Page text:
Eric Posner's Slate SCOTUS Review: Are the Court’s Conservatives Dividing? (#UChiLawSCt)

Are the court’s conservatives dividing?
Eric Posner
June 20, 2013

One of the striking things about this term is that the Republican appointees are forming a significantly looser coalition than the appointees of Democratic presidents. If you look at these SCOTUSblog statistics showing when the judges at least partially agree in the opinion or judgment in the cases that are not decided unanimously (about half of the total), you will see that Sotomayor and Kagan agree 91 percent of the time, Sotomayor and Ginsburg agree 86 percent of the time, and Ginsburg and Kagan agree 86 percent of the time. Breyer does not march quite so much in lockstep, agreeing with each of the other three liberals between 67 and 76 percent of the time. (The statistics cover this term through June 12)

Now look at the conservatives. Everyone knows that Kennedy is a swing voter, and indeed he agrees with everyone else between 41 and 59 percent of the time. But I didn’t know that Kennedy actually agrees with the liberals more than with the conservatives (for example, 41 percent with Thomas, and 59 percent with Ginsburg). Who knew that so far this term, Scalia and Alito agree only 50 percent of the time? (This is historically unprecedented, and possibly a statistical anomaly, since they usually vote together.) The other conservative pairings range from about 64 percent to 77 percent. By way of comparison, conservatives like Roberts and Alito, and liberals like Sotomayor and Kagan, agree across ideological lines in the 18 to 41 percent range.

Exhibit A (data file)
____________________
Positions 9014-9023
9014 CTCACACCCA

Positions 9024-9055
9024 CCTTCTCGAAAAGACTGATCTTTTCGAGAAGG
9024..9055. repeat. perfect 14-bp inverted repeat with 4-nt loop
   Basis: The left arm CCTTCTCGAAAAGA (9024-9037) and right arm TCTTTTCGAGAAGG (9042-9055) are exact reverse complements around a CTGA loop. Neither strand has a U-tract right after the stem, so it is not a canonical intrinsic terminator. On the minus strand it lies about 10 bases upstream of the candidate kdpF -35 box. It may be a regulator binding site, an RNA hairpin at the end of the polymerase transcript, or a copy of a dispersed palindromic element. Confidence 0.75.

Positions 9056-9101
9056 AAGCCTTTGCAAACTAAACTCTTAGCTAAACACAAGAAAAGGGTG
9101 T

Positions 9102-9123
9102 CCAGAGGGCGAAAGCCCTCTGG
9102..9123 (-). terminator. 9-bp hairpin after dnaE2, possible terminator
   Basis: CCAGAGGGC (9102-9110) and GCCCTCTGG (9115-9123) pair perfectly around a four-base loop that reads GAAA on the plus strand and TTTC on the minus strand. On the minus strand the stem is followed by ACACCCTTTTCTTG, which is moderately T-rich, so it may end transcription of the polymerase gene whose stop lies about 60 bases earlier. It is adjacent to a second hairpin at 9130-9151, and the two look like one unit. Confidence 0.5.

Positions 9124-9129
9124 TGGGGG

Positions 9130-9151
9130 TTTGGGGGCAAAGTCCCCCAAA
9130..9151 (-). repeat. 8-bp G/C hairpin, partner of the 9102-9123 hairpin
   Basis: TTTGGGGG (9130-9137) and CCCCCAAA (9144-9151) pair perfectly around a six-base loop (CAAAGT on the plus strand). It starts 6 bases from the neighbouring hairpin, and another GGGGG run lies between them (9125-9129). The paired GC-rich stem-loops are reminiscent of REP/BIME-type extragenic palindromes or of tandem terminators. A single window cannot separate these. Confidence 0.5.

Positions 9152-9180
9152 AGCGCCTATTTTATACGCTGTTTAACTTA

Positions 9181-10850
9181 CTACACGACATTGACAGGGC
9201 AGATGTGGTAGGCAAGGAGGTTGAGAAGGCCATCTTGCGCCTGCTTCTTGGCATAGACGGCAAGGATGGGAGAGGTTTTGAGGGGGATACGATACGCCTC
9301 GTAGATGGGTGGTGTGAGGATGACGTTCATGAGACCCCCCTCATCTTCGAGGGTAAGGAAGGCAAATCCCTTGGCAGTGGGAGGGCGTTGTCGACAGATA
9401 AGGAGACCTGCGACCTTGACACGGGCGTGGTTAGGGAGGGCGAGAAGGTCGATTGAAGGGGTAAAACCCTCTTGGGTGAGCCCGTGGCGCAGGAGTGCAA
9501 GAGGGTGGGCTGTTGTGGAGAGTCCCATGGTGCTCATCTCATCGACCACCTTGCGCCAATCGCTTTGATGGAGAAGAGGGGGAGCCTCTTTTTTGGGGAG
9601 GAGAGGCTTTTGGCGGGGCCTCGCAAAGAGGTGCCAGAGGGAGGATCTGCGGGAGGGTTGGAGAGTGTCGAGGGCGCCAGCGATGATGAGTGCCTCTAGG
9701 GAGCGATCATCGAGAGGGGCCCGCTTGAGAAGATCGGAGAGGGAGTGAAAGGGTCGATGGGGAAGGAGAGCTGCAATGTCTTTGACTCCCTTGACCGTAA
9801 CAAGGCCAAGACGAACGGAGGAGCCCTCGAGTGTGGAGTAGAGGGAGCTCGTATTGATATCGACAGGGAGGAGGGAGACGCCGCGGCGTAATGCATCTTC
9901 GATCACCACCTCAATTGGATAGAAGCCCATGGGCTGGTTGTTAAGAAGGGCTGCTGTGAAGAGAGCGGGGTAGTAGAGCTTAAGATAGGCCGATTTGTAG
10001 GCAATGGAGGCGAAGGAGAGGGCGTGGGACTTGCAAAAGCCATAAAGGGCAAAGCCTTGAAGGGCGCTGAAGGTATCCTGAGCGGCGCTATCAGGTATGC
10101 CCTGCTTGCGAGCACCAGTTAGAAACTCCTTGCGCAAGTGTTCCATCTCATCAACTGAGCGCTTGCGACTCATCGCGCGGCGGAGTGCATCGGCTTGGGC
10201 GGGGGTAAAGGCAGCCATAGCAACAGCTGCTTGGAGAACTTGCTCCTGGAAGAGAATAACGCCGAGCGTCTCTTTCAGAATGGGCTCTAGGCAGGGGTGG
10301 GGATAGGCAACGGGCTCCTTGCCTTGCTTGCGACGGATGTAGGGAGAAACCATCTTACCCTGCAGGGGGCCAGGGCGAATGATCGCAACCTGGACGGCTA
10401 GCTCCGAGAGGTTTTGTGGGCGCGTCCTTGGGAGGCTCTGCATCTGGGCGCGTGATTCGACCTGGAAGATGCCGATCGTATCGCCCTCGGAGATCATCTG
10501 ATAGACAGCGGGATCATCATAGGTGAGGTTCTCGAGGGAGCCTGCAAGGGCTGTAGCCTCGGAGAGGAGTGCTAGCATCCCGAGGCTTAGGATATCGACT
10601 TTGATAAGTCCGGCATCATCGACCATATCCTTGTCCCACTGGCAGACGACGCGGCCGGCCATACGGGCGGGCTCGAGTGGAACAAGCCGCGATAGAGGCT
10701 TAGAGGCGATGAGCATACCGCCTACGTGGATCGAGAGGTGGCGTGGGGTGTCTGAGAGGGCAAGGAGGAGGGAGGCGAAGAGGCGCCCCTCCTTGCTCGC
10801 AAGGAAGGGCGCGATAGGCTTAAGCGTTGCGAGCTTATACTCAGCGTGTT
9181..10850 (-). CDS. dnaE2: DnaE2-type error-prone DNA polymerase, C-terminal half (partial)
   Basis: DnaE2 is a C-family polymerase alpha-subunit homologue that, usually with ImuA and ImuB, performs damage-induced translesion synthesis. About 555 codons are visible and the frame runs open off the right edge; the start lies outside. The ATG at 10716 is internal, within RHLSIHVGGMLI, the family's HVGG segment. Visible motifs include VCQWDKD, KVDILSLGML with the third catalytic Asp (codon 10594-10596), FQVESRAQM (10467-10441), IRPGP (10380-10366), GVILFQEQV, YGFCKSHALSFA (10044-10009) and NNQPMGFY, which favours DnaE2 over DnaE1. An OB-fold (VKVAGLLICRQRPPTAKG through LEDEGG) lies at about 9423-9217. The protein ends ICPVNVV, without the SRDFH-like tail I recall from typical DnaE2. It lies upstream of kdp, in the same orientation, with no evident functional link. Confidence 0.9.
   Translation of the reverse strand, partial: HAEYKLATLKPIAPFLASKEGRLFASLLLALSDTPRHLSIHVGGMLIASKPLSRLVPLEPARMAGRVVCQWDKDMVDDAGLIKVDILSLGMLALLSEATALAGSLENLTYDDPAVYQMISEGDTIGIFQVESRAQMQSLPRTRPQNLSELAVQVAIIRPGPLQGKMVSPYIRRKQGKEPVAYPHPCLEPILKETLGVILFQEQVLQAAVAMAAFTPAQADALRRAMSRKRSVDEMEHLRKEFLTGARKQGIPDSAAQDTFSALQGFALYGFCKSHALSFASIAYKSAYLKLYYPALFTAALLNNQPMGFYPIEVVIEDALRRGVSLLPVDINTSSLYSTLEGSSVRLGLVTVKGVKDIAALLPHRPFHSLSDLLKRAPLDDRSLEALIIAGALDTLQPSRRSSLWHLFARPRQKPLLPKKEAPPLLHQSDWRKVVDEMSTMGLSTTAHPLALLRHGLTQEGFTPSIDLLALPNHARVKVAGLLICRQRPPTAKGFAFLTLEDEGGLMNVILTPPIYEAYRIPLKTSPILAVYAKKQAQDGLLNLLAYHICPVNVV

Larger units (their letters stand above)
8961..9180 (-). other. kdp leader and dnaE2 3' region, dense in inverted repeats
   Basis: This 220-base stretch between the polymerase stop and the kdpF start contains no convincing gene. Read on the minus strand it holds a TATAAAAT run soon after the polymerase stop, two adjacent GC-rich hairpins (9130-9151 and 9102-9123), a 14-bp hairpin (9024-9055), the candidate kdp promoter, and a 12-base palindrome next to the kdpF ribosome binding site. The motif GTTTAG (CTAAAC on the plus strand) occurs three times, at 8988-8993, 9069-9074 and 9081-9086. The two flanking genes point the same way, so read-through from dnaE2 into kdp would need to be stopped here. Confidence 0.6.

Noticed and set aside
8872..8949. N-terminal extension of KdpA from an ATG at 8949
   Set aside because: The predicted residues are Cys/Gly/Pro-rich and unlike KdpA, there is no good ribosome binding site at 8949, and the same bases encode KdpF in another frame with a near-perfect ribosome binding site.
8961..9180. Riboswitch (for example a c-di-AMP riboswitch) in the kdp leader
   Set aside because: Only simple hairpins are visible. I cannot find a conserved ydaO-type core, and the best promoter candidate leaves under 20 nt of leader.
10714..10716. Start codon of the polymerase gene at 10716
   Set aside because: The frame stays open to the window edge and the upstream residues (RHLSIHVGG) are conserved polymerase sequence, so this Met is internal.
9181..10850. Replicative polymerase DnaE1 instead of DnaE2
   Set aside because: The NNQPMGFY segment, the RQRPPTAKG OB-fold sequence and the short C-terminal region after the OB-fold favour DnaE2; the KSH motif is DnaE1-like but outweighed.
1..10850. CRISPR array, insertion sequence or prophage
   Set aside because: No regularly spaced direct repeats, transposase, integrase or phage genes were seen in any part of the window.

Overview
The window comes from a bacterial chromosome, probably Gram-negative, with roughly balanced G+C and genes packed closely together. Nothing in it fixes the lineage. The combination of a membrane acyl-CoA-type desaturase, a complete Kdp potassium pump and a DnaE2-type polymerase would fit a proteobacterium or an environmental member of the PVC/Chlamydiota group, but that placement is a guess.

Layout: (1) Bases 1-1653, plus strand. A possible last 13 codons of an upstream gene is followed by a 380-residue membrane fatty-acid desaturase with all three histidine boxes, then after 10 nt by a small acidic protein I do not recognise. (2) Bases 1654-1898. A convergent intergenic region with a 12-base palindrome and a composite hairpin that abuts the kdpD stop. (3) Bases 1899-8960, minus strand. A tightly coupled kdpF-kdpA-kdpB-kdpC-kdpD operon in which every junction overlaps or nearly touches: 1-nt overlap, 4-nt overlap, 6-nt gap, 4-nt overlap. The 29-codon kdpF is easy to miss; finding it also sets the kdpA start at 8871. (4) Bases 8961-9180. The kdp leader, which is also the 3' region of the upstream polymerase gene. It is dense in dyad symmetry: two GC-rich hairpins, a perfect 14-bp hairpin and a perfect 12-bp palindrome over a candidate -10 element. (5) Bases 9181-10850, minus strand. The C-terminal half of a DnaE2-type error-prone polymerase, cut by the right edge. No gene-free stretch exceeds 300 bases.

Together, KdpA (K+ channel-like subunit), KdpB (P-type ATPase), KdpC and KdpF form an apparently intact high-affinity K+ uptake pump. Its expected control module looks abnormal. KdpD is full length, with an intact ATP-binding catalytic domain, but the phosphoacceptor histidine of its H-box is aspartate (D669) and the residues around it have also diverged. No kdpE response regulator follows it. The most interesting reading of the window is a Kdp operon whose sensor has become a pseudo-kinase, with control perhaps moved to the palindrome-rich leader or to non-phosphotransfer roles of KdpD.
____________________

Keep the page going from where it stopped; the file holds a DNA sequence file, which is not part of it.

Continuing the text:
From glancing through the non-unanimous criminal procedure cases, my sense is that these patterns are even clearer. Sotomayor, Ginsburg, and Kagan virtually always vote in the same way—in favor of the criminal defendant. Breyer favors criminal defendants but votes in the government’s favor fairly often. Alito, Roberts, and Thomas almost always favor the government, Alito most of all. But the three of them do disagree with each other from time to time. Scalia favors the government but less than the other staunch conservatives. Kennedy, true to his reputation, favors the government half the time.

Eric Posner